But, as far as lodgings are concerned, if something a little newer and upscale, rustic, but not overly so, is more to your liking, may I suggest a few of our recent finds. In the east end of the historic village of New Marlborough is the Gedney Farm Inn which is made up of recently restored Normandy styled barns. One of the renovated barns features 16 rooms and suites that although impressively designed with granite fireplaces, tiled whirlpool tubs and contemporary rustic décor, manages to maintain the integrity of the original barn structure, with exposed beams. The sincerely friendly, not over-bearing service (thanks, Mike), along with its quiet, sensuous setting, could make for a sufficient getaway in and of itself, without going much past the property lines. Just a brisk hike down the way from Gedney is their sister property, Mepal Manor & Spa. If you’re lucky, the owners dogs, Winnie and Clark, will join you on the trail. Mepal is taking things up a few more notches, and the price reflects it. If Gedney Farm is the attractive, fun treat, Mepal Manor is the luxurious splurge. Although I had the chance to at least peruse the property of the Manor, checking out the exquisite rooms and amazing views, I have yet to splurge and stay over.
In between the two properties is another inn under different ownership. The Old Inn on the Green only mildly impressed us with their accommodations, but managed to live up to the hype for their restaurant. Under the creation and leadership of chef-owner, Peter Platt who worked with renowned chef Lydia Shire in Boston, the meals are elegant and traditional, yet unfussy and new. With the dining rooms lit entirely by candlelight, along with fireplaces, mahogany tables and wood floors, guests immediately feel transformed in time. That is until the seared fois gras melts in your mouth and you explore the wine menu, then you know you’re dealing with contemporary cuisine on a certain level.
For a little more action and eating you need only go a few miles back from New Marlborough to Great Barrington. Probably a bit too “active” for the locals, the main area of GB, Railroad Street, is an undeniably attractive little hot spot and a taste of what I like to call a “proper town.” You see, the die-hard city slicker in me always has to spy out such areas even when exploring the countryside. To be clear, these are not touristy areas, but by “proper town” I mean certain shops, eateries and in this case, a cute little theater with new release films can be accessed, in addition to hiking, kayaking and resting. In fact, after years of dealing with packed movie houses in NYC, part of the get away for me is taking in a movie in a small theater, with a small audience. Can you imagine, no lines, no over-priced tickets and no cell phone conversations during the screening?! Before or after the movie, I strongly recommend lunch at Rubi’s Coffee & Sandwich for the best corned beef sandwich of your life, or dinner at the nearby restaurant Allium. Although you can’t go wrong with anything on the menu, I urge you toward the Berkshire pork.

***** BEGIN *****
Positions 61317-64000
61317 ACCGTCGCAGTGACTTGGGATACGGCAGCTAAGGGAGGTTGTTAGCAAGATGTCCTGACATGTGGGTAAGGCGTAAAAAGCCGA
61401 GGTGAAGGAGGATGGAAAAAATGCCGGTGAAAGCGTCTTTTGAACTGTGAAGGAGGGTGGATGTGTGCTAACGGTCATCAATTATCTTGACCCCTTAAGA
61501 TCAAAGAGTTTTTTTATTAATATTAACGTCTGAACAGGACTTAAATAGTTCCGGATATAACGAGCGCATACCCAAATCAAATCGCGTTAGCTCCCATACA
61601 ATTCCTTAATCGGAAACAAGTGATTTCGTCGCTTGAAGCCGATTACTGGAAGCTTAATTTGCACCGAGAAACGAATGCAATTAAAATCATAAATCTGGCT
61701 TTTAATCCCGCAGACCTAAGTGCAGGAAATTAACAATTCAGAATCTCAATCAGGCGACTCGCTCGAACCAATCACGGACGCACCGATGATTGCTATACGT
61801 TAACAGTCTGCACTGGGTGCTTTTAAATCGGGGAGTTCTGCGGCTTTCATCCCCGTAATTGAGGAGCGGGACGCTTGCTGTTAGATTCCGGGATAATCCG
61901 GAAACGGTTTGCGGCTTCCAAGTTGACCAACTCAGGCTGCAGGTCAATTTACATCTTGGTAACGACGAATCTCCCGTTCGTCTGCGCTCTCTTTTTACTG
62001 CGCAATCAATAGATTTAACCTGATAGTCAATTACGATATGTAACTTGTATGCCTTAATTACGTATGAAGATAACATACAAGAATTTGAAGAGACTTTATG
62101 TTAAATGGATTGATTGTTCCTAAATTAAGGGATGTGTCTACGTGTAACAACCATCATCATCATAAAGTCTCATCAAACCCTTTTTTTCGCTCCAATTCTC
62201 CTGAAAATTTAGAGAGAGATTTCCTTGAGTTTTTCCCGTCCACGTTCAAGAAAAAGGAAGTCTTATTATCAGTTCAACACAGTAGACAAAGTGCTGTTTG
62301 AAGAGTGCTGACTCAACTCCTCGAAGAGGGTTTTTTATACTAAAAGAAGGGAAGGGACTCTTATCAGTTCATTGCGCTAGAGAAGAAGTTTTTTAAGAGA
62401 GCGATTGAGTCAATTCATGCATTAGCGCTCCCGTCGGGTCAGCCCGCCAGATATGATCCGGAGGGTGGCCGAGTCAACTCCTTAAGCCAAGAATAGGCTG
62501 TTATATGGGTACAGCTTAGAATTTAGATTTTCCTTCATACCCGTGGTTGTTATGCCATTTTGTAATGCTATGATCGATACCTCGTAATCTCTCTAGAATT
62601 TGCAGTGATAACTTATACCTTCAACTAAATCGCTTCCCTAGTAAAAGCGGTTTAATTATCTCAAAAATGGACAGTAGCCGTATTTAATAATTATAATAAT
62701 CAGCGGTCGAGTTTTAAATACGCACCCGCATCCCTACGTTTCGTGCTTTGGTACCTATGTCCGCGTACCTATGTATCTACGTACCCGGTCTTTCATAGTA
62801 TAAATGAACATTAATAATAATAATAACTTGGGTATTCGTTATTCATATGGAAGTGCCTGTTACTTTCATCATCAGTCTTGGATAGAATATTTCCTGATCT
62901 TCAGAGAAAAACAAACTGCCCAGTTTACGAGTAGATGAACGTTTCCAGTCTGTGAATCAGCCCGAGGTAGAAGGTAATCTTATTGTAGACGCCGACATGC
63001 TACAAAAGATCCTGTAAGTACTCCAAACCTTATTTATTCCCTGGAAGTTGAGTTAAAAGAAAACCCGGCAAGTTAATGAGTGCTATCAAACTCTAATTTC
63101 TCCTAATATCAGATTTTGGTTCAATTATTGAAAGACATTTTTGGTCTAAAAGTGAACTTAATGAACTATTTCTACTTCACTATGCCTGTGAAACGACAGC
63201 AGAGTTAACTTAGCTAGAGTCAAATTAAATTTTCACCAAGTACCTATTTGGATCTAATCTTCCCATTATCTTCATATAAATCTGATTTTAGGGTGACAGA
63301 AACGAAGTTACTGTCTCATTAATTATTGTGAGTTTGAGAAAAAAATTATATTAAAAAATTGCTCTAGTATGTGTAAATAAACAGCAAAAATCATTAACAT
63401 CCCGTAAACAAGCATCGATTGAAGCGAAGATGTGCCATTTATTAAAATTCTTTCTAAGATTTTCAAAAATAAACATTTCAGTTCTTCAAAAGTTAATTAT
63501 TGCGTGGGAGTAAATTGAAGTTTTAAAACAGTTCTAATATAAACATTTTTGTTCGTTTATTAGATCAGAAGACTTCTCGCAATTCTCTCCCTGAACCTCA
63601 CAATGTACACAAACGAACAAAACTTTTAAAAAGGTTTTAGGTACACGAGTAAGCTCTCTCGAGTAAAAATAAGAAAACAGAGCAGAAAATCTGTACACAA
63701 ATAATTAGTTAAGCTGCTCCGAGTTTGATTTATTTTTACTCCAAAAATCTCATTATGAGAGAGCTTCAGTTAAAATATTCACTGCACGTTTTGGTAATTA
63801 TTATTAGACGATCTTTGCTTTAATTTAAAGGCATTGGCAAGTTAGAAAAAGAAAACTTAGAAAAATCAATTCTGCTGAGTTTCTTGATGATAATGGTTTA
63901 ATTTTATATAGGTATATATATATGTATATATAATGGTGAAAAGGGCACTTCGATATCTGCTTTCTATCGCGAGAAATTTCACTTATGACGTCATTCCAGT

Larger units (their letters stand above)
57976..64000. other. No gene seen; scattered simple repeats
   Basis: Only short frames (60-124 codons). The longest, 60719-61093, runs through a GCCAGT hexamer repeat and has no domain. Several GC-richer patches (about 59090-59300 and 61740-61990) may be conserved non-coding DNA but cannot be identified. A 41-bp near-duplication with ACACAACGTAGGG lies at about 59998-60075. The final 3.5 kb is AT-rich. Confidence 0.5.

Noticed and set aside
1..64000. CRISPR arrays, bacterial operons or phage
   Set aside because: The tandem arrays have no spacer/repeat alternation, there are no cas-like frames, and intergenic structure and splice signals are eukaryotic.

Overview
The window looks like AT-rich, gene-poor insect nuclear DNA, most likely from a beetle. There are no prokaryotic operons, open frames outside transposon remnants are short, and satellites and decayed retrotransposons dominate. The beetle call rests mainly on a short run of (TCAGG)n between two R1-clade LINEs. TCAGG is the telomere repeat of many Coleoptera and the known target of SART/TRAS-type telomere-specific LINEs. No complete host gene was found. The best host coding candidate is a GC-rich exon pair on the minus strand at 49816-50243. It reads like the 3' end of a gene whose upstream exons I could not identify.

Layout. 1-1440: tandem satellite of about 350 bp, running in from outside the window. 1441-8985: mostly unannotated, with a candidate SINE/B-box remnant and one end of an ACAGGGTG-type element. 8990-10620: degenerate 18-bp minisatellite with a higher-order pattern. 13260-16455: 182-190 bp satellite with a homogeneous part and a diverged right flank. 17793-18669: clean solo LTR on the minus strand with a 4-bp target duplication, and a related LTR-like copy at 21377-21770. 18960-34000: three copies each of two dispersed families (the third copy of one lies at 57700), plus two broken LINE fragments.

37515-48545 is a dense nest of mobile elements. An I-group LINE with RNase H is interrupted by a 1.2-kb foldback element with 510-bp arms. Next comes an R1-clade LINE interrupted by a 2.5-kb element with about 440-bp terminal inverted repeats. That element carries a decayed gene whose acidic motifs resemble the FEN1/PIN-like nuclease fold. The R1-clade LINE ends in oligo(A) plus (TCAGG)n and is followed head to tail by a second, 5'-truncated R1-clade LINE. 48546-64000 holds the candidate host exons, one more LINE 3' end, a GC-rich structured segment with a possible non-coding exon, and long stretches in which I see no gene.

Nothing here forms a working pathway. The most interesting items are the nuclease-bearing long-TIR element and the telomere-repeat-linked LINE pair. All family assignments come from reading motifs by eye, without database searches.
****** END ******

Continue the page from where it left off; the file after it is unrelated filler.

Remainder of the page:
As mentioned earlier, the Berkshires season is in full swing from early July through the end of fall, with autumn having particular appeal with amazing colors on display and mild temps for hiking. This isn’t to say it’s uncomfortably packed with tourists like say the Hamptons in the summer- ugh!. This mountains and lake area is fortunately not even in the same ballpark as Long Island traffic and tourists, which is part of it’s appeal. But most of the B&Bs and inns are small and book up early during peak season on the weekends, making spontaneous excursions and securing some of the “best spots” a challenge. With a little planning (book ahead), or flexibility (playing hooky during the week) could save you money and ensure a special time had by all. Who knows, one of these years, if you can’t get a room at the Gedney or Mepal, maybe, just maybe, me and Michael might have room for you in our weekend dream house. Here’s to getaways and dreams.
Paula’s Picks- Berkshires
– Gedney Farm/Mepal Manor- www.gedneyfarm.com
– Stoneover Farm (Lenox)- www.stonoverfarm.com